Barbara Fraser in Nature:
Torrential rains pummelled Peru’s northern coastal desert in February and March, triggering floods that killed at least 113 people and destroyed some 40,000 homes. As families grapple with their losses and government officials tally the cost of repair and reconstruction, scientists are gearing up for an unusual opportunity to study ecosystems that go decades without much rain. The rains were spurred by an unusual ‘coastal’ El Niño climate pattern, in which warm water pooled off the coast of southern Ecuador and northern Peru — more so than during the much larger 2015–16 El Niño. Rains fell in both countries, but the human toll was highest in Peru’s normally parched northern desert.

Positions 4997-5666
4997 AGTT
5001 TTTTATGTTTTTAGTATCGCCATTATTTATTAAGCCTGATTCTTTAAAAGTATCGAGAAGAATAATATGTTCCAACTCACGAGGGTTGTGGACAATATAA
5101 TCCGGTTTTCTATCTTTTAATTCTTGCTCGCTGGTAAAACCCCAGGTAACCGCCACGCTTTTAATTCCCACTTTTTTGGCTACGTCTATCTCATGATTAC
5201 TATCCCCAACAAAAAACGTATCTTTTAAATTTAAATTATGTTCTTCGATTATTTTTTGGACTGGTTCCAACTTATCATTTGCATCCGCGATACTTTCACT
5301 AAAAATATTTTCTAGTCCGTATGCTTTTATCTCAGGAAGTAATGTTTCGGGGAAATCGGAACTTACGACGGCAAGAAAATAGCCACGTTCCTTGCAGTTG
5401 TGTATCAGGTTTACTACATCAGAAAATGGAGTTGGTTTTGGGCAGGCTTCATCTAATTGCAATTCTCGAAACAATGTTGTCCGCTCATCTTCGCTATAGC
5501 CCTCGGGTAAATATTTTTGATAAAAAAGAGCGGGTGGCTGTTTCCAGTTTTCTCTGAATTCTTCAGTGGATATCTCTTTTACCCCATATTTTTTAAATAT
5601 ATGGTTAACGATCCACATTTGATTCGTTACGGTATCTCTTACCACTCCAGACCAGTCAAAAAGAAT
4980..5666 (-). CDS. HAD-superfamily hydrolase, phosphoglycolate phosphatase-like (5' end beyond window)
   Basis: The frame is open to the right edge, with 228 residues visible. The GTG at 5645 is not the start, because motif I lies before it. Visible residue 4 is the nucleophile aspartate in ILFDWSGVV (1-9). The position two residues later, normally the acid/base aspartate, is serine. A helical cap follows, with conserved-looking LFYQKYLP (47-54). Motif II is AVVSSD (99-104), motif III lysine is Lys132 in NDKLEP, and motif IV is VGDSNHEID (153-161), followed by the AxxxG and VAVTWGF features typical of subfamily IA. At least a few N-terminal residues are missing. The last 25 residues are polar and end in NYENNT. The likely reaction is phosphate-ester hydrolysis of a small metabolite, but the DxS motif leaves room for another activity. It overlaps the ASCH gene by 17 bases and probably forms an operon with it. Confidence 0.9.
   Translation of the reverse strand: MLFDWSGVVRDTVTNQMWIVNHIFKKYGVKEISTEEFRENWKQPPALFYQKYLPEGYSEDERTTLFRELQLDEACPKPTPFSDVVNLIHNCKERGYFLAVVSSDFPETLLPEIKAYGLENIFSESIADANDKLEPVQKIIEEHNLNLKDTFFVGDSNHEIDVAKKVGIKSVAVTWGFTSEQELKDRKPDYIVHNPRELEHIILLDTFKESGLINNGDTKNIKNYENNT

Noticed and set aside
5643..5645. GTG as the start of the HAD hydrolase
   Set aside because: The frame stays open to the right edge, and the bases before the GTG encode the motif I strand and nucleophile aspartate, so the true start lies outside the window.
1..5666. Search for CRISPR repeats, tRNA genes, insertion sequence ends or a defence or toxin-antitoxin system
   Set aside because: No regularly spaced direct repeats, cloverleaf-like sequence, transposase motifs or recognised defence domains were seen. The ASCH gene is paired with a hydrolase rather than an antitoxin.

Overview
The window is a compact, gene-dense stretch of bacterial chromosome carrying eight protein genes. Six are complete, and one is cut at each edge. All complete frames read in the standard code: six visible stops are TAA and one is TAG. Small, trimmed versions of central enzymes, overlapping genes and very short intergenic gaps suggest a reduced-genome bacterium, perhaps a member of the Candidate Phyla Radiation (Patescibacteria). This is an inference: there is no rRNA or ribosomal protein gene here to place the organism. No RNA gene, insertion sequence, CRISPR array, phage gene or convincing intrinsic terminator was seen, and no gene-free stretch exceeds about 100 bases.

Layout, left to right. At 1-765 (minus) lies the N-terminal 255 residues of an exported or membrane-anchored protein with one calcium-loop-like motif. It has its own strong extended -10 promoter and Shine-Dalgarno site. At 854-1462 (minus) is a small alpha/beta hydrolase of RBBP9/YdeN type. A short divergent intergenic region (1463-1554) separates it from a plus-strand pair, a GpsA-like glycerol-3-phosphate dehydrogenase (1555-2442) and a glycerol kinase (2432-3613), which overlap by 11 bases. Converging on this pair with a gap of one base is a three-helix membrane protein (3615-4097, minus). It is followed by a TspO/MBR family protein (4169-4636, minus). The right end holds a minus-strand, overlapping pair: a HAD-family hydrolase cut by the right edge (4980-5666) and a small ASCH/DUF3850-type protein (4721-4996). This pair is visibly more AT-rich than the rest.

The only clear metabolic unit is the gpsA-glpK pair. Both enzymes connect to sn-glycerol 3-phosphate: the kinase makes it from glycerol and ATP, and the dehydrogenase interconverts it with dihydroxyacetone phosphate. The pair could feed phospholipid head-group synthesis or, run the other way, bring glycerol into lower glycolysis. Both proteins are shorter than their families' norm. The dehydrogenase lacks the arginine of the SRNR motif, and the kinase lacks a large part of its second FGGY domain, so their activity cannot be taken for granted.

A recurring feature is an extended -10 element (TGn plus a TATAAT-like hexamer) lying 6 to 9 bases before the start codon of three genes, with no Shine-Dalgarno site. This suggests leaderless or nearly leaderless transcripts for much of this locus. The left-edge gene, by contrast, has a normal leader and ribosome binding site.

In the now-greening land, plants are growing, bird populations are shifting and rivers are moving sediments and pollution in ways they haven’t done for two decades. What scientists learn as they descend on the region could aid conservation efforts and help people and government officials to prepare for severe weather events. “Except for the impacts on the people,” says biologist Juan Torres of La Molina National Agrarian University in Lima, “this is a meteorologically enchanting moment.” Once roads are passable, Torres will visit field sites that he studied after the powerful 1997–98 El Niño, which also soaked the region. At that time, Torres found wild relatives of domesticated crops — including tomatoes, peppers, potatoes and squash — that had sprouted from dormant seeds. This year, he will again catalogue wild plants, along with the crops that farmers choose to grow on lands made fertile by the flooding. Part of the northern desert is irrigated farmland, but there are also patches of a dry forest that has been devastated in recent years by industrial agriculture, urban sprawl and the charcoal trade. Oliver Whaley at the Royal Botanic Gardens, Kew, in London, has studied Peru’s dry forests for 25 years, and hopes that the rain will bring respite to the ecosystem.